Directed by Imtiaz Ali, Tamasha is the story of a guy who meets a girl on vacation, and both fall for each other. However, they made a promise to never reveal their identities as they might never see each other again. They meet again after a few years, but the guy is nothing like he was before.
There’s something unique about Tamasha for me. As someone who went through a similar experience as the lead character Ved, I expected myself to fall in love with this film. Like many people, I know personally, have. But I haven’t. And it’s probably because I know what the film wants to talk about all too well. I appreciate Tamasha for its elements of fantasy and how it romanticizes theatre. But it uses all that to talk about something that’s very nuanced and out of its scope. That being said, I completely understand and see why people love Tamasha as much as they do.
Ages better with time
The movie starts off very unconventionally. Not with its premise but how it executes it. It starts off with a celebratory dance, right out of any holiday romance story. Ranbir and Deepika give unexpected, over-the-top, borderline cringy performances. Tamasha had me all set to hate the film. But gradually, the façade goes away, and it begins to make sense. Imtiaz Ali successfully proved me wrong. So much so that I did not just accept his vision, but I appreciated it. Tamasha becomes very interesting when it subverts expectations and discards conventions around romance. Do we always fall in love with the idea of someone? Do people ever really change? And if they do, is it because they wanted to? Tamasha is great at raising such questions.
It’s not that simple
Unfortunately, it’s not great at answering them. The whole ‘live your life’ is an age-old trope that has been recycled far too often in the 2010s. Particularly in Imtiaz’s filmography. This time it’s about a little more than just a girl. It’s about following your passion. Tamasha oversimplifies and generalizes a problem that plagues nearly the entire Indian Economy. It would be one thing if the story was just about Ved and how this was specific to him. It instead makes it about the ‘mediocre common man’ who is lost in the crowd.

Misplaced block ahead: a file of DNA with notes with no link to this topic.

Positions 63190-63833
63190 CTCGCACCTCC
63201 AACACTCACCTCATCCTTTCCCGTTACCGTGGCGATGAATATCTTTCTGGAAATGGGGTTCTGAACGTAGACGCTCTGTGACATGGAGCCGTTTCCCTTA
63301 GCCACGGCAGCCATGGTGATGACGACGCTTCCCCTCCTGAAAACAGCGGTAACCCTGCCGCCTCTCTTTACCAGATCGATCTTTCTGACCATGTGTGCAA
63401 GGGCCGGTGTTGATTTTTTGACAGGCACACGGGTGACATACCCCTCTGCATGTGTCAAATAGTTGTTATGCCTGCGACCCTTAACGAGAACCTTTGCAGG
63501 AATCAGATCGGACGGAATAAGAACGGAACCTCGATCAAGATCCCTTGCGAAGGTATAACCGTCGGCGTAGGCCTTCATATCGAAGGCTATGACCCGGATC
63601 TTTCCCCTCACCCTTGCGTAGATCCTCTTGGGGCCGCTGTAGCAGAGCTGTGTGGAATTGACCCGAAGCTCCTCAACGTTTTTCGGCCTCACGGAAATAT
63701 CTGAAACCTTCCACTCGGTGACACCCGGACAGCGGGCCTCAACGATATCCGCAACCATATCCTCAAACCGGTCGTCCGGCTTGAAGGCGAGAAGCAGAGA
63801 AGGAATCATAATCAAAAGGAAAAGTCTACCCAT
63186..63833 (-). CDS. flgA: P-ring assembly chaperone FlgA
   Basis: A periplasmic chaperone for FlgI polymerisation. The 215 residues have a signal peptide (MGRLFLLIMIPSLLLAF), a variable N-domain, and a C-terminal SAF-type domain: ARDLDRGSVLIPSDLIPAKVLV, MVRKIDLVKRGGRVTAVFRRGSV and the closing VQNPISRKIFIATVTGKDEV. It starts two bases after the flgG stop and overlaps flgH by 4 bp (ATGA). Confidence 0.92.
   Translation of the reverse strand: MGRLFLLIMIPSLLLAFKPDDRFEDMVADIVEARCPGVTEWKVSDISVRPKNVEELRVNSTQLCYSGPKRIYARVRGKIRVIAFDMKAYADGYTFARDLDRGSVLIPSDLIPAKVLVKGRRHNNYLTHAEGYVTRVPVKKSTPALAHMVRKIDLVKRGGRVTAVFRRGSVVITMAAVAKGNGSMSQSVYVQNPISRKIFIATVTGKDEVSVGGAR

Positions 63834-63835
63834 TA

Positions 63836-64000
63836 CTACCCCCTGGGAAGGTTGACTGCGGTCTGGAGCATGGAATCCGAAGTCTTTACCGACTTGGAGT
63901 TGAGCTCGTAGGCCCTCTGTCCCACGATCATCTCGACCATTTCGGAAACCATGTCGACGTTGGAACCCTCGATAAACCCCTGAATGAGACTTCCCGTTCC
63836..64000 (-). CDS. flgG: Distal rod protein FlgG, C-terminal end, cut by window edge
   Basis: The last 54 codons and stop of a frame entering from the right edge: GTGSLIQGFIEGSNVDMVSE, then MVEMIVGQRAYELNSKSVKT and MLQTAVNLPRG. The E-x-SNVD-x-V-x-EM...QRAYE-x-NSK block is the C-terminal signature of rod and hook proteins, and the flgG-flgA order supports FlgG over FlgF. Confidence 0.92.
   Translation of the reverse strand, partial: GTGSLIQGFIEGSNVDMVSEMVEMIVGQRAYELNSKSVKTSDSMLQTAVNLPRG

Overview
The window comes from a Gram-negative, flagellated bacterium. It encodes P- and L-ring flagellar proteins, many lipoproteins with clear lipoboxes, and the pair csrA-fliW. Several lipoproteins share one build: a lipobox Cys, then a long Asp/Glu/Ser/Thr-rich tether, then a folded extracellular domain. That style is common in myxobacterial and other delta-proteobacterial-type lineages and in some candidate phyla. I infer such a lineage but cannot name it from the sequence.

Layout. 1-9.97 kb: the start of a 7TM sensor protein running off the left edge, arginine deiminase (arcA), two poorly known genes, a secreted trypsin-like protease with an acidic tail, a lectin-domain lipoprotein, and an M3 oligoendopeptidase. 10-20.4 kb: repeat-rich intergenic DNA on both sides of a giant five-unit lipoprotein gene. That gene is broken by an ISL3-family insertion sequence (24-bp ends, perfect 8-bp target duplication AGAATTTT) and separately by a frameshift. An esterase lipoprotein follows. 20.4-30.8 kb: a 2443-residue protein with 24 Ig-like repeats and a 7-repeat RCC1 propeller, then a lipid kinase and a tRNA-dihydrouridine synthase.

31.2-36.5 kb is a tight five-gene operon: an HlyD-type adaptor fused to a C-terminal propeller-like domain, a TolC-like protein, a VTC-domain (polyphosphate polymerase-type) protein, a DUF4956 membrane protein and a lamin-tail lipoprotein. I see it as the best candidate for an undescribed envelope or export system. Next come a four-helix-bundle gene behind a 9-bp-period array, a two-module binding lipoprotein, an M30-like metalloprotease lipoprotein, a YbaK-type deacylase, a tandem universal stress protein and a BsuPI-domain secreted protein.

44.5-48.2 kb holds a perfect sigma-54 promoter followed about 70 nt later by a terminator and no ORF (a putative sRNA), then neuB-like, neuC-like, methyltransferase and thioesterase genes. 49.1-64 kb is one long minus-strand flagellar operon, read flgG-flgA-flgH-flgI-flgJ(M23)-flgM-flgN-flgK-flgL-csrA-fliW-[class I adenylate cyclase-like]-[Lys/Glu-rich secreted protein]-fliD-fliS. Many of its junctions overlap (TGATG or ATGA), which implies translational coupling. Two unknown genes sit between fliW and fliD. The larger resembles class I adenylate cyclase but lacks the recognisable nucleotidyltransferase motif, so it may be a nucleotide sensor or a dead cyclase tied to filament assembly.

That not just comes off as offensive but something someone unaware about the problem would say. By generalizing such a complex issue like identity, it assumes everyone who is stuck in the ‘middle-class corporate race’ is doing so because they forgot or gave up on their passions and ambitions. Which is far away from the truth. Tamasha is best enjoyed as Ved’s story and something that would happen to someone like him in his set of circumstances.
Besides that, Tamasha gets nearly everything else right. The music is a highlight, comprising multiple genres, all of which suit their respective tones. Ranbir and Deepika both give very convincing performances, even in their over-the-top moments. Moments that just make more sense by the time credits begin to roll. Deepika’s character doesn’t feel as fleshed out and only seems to exist to service Ranbir’s character/ the plot but is still believable. Contrary to most complaints, I was not bothered by the non-linear structure and the frequent cutaways to moments of fantasy/theatrics. Imtiaz Ali probably wanted to depict moments of pure emotion that don’t necessarily translate to merely dialogues. I respect that.
Tamasha tries to generalize an idea that just applies to its central character to every ‘common man’ watching it. However, that naive message is wrapped within great performances, refreshing music, and Imtiaz Ali’s artistic direction, all making it worth admiring.